French Polynesia: a Traveler’s Paradise

French Polynesia is a group of 118 islands in the Pacific. It is the epitome of what is considered to be a heaven on Earth, with white sandy beaches, turquoise seas, lush vegetation and marine life and dreamy serenity. It was discovered by European explorers in the 16th century and it has been an overseas territory of France since the WWII.



The islands are divided into five groups and 67 of them are inhabited. The most populous one is Tahiti, where the capital of Pape’ete is located. Tahiti is the most modernized and cosmopolitan as well. The second most popular island is Bora Bora which has lately become the place for the most luxurious vacationing, with lots of celebrity houses and bungalows. Some other important islands include Hiva ‘Oa, Huahine, Mai’ao, Maupiti, Meheti’a, Mo’orea, Nuku Hiva, Raiatea, Taha’a, Tetiaroa, Tupua’i, and Tūpai. What most people end up doing is island hopping and exploring the hidden paradise of the archipelago, with each island being a unique gem.

Naturefrech polinesia

Nature in French Polynesia is pretty much like what you imagine when you hear the phrase ‘a tropical paradise’. There are aquamarine lagoons everywhere, the sand colors range from white to yellow, pink and even black, the sea reflects in the bluest of hues, and the horizon is endless. There are high mountains on most islands, with many waterfalls and rivers amongst palm trees. Mango trees heavy with fruit and hibiscus flowers are everywhere. Marine life includes dolphins, whales, stingrays and all other kinds of fish you can imagine. There is plenty of sunshine and no pollution, it is as pristine as it gets.


Even though most Polynesians are proud of their connections with France and they speak French, the spirit of native Polynesia is still very much alive and dominant. Heritage and traditions of their Maohi ancestors are maintained. There is a rich oral history with legends of warriors, gods, canoe races and surfing. A little known fact is that the word tattoo actually came from Tohu, the Polynesian god of tattoo and painting. The practice of tattooing has been done ceremoniously since times immemorial to mark reaching adulthood. There is also a rich tradition of dancing as it has been directly linked with all aspects of life since ancient times, accompanied by drums and conch shells. A lot of crafts are still alive on the islands, such as weaving, quilting, making wooden sculptures and bowls, drums and carvings.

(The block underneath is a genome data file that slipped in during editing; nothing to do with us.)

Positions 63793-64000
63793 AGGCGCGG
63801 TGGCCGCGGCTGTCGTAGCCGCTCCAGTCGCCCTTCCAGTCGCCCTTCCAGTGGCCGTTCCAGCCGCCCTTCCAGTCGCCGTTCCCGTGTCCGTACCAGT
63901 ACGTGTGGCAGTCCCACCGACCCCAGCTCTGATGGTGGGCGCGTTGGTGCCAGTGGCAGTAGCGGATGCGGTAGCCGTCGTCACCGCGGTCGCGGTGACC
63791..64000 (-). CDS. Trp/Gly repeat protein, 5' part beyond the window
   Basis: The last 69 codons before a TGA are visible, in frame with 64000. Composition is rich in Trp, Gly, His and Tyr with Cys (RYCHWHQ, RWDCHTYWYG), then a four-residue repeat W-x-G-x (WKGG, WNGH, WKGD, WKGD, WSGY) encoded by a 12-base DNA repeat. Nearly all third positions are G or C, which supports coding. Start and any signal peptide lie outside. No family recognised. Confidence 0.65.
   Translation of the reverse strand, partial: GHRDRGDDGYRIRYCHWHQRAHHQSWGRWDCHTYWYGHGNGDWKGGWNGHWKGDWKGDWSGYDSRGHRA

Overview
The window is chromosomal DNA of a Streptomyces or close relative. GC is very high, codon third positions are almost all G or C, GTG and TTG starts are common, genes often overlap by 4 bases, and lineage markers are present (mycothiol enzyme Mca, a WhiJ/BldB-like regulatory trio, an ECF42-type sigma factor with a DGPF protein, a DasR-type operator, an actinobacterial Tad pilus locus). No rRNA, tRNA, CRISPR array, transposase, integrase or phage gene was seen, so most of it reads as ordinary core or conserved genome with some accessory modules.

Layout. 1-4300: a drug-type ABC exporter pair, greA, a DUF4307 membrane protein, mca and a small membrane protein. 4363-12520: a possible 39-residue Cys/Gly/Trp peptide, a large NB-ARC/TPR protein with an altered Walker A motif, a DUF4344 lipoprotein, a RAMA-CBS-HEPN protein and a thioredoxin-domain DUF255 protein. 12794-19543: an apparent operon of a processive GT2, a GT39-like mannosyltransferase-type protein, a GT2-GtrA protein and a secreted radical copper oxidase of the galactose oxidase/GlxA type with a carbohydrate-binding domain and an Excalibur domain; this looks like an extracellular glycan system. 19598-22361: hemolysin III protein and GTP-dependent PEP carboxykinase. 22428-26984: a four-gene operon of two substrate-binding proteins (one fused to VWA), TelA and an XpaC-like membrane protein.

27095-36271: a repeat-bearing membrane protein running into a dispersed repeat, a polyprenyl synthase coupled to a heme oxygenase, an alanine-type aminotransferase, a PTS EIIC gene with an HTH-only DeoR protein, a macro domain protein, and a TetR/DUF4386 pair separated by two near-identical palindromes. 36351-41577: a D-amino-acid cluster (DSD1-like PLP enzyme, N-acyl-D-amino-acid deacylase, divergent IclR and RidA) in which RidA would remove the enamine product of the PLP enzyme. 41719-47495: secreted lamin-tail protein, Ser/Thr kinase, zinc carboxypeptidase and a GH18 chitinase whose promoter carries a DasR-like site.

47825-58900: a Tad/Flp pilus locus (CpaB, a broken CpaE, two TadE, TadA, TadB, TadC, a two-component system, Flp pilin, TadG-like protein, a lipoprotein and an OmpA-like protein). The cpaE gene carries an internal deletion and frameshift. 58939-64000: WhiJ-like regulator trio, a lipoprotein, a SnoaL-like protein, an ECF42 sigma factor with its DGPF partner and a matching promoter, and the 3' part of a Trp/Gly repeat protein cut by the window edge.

We have all seen pictures of Tahitians wearing hibiscus flowers behind their ears or braided into floral crowns. This is still the true picture of Tahiti – floral garlands are used to greet arriving visitors and returning family. They are welcoming and hospitable people, open and outgoing. They usually live in extended family types of communities and children are cared for by many aunts, cousins and relatives. What most visitors notice is that the locals have a somewhat loose attitude to sexuality and there is an uninhibited approach to it, with marital relationships and boundaries often very blurred. Tahitians love life and people and show it in their dancing, singing and openness.

Things to do

Most people like going on the enjoyable Tahiti cruises so they can experience more than just one island. There are plenty of beach activities on offer, ranging from surfing, snorkeling, diving and whale watching to kayaking and fishing. Indiana Jones-like jungles call for adventures, there are ancient archeological sites to visit, Gauguin Museum, botanical gardens, desert islands with oases, and so much more.

Practically, wherever you choose to go in French Polynesia, you can’t make a mistake as you will be surrounded by some of the most beautiful scenery on the planet. The dreamy seascape will take all your worries away and you will experience the bliss of this blue paradise.